resolutions—can’t be held liable for decisions made at meetings he or she didn’t attend or implemented through resolutions of which he or she was unaware. In fact, the opposite is true—not only does a lack in involvement in the affairs of the company generally not absolve a director of potential liability, that very lack of involvement can be seen as evidence of a failure to meet the obligations that come with a position as a company director. And, finally, it’s not even necessary to formally hold a position as director in order to be held liable for company failures. The CRA’s position is that “[O]fficers, employees and others who are not legally appointed or elected as directors, but who perform the functions that directors would perform, may be liable.”
Directors’ and officers’ insurance
A few decades ago, a position on a company’s board of directors was seen as something of a sinecure—a job which required little actual work but for which the compensation could be quite generous.
A number of changes over the past decade or so have changed that perception. Several high profile corporate bankruptcies and/or frauds, and the resulting losses sustained by shareholders,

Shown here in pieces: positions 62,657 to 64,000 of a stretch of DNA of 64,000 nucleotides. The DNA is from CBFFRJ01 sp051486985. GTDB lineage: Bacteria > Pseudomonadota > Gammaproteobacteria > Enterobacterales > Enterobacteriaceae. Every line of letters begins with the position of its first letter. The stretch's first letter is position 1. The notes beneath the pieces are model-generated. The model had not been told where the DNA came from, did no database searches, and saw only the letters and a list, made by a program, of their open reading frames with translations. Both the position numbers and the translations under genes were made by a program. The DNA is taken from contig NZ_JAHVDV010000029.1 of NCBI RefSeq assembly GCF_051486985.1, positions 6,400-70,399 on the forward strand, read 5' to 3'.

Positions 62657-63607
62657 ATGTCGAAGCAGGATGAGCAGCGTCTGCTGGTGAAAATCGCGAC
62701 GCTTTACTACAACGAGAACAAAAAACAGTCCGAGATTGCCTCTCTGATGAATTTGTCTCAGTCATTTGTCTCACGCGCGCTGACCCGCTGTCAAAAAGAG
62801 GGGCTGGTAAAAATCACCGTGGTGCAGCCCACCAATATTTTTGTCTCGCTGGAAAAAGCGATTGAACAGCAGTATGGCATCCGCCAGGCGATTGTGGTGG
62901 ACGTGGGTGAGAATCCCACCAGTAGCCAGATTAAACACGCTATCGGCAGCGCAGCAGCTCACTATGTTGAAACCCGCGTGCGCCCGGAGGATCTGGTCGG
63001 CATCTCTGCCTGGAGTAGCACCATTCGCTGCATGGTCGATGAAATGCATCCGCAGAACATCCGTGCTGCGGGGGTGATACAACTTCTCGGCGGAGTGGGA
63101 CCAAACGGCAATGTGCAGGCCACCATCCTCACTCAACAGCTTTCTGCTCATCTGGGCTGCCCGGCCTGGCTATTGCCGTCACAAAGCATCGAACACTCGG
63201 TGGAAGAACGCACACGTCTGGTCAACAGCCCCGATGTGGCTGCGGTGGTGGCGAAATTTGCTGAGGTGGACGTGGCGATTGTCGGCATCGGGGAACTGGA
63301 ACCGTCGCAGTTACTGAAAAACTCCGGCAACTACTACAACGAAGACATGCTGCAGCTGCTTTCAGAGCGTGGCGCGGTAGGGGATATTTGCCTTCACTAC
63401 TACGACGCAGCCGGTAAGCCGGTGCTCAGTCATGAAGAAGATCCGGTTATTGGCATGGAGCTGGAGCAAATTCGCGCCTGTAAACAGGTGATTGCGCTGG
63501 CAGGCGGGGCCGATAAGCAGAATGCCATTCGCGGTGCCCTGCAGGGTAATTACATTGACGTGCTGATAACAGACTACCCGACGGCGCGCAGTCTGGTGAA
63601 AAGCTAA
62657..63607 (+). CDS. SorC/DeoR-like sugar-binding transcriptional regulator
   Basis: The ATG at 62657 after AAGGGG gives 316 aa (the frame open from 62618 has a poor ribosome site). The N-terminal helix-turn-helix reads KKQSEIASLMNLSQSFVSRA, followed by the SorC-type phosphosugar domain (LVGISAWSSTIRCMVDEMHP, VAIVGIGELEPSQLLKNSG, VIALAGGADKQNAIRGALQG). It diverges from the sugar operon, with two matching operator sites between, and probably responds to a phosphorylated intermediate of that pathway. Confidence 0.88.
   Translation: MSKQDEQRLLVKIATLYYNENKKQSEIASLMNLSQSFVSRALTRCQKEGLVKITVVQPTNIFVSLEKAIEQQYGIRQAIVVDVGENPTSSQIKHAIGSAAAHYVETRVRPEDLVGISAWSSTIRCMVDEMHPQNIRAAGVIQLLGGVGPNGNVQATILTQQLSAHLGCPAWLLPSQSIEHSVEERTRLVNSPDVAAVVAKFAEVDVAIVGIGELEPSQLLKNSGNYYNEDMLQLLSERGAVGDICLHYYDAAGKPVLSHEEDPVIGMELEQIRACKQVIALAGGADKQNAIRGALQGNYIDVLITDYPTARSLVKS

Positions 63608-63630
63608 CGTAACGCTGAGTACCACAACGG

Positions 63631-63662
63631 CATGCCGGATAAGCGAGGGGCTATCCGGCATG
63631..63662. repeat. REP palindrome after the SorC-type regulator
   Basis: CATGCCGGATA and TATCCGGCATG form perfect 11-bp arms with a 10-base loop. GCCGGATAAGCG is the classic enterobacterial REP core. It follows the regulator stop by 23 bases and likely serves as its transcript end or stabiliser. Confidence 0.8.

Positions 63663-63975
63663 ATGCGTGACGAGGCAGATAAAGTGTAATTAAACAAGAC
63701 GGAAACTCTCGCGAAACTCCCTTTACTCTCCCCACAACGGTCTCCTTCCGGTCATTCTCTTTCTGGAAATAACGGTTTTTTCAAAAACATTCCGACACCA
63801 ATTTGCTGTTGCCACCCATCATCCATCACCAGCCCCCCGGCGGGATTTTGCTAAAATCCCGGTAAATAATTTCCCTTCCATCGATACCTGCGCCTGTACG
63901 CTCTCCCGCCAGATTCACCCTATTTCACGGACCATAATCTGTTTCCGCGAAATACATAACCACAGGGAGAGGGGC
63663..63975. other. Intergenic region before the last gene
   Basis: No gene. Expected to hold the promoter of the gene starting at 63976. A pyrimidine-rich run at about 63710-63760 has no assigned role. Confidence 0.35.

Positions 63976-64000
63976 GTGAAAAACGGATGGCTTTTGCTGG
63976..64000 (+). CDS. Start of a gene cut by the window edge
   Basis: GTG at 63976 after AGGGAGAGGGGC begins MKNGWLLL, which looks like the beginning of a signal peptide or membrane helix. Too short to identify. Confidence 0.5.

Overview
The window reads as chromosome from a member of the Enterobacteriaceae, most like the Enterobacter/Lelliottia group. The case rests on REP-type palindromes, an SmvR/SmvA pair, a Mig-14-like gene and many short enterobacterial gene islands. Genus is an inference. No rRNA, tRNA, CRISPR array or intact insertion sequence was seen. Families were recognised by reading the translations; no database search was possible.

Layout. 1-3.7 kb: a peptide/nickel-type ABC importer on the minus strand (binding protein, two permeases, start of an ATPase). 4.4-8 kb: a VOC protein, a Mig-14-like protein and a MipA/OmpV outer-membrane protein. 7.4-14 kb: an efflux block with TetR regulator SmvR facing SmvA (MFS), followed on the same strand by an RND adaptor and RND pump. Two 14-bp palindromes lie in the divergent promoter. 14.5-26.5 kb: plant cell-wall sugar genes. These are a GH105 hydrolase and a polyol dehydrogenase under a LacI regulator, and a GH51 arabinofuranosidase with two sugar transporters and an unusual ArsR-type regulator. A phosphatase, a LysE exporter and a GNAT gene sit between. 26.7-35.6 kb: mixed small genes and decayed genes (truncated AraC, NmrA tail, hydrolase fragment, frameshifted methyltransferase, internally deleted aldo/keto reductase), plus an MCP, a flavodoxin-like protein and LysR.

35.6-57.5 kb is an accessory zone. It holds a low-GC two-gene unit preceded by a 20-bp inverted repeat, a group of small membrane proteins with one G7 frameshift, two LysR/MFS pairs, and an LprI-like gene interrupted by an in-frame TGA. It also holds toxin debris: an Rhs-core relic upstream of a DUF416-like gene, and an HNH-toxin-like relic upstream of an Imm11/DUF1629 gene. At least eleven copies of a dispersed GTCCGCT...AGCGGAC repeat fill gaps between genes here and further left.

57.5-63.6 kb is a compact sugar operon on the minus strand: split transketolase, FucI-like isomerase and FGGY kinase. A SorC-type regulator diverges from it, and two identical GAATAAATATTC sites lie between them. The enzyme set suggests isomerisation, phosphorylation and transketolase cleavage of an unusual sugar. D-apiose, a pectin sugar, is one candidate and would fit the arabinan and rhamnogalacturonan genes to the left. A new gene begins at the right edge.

employees (past and present), and corporate creditors have led to a renewed focus on the responsibilities of directors and the extent to which they fulfill those responsibilities. As well, a new level of shareholder activism has meant that, more than ever, directors are being held to account where wrongdoing or negligence by corporate officers has been shown to have taken place on the directors’ watch.
One of the by-products of that increased scrutiny and potential liability has been a greater reluctance by qualified individuals to become corporate directors, or at least a desire on their part to
seek assurances that measures have been put in place to protect them from certain liabilities. The corporation is entitled to provide such assurances, which may include one or more of the following
measures identified by Corporations Canada:
- purchasing insurance to protect directors and officers against liabilities incurred in the exercise of their duties;
- agreeing to compensate directors and officers for losses they may suffer or costs they may incur while carrying out their duties—except where the director or officer has failed to act honestly and in the corporation’s best interests; or
- in certain circumstances, advancing funds to directors and officers to help them pay the costs of defending themselves in legal actions brought against them. Note, however, that in cases where directors or officers fail to defend themselves successfully, they are required to repay the corporation for these advances.
The articles posted here provide information of a general nature. These articles should not be considered specific advice; as each vistor’s personal financial situation is unique and fact specific. Please contact a professional advisor prior to implementing or acting upon any of the information contained in these articles.
Content provided by CCH Wolters Kluwer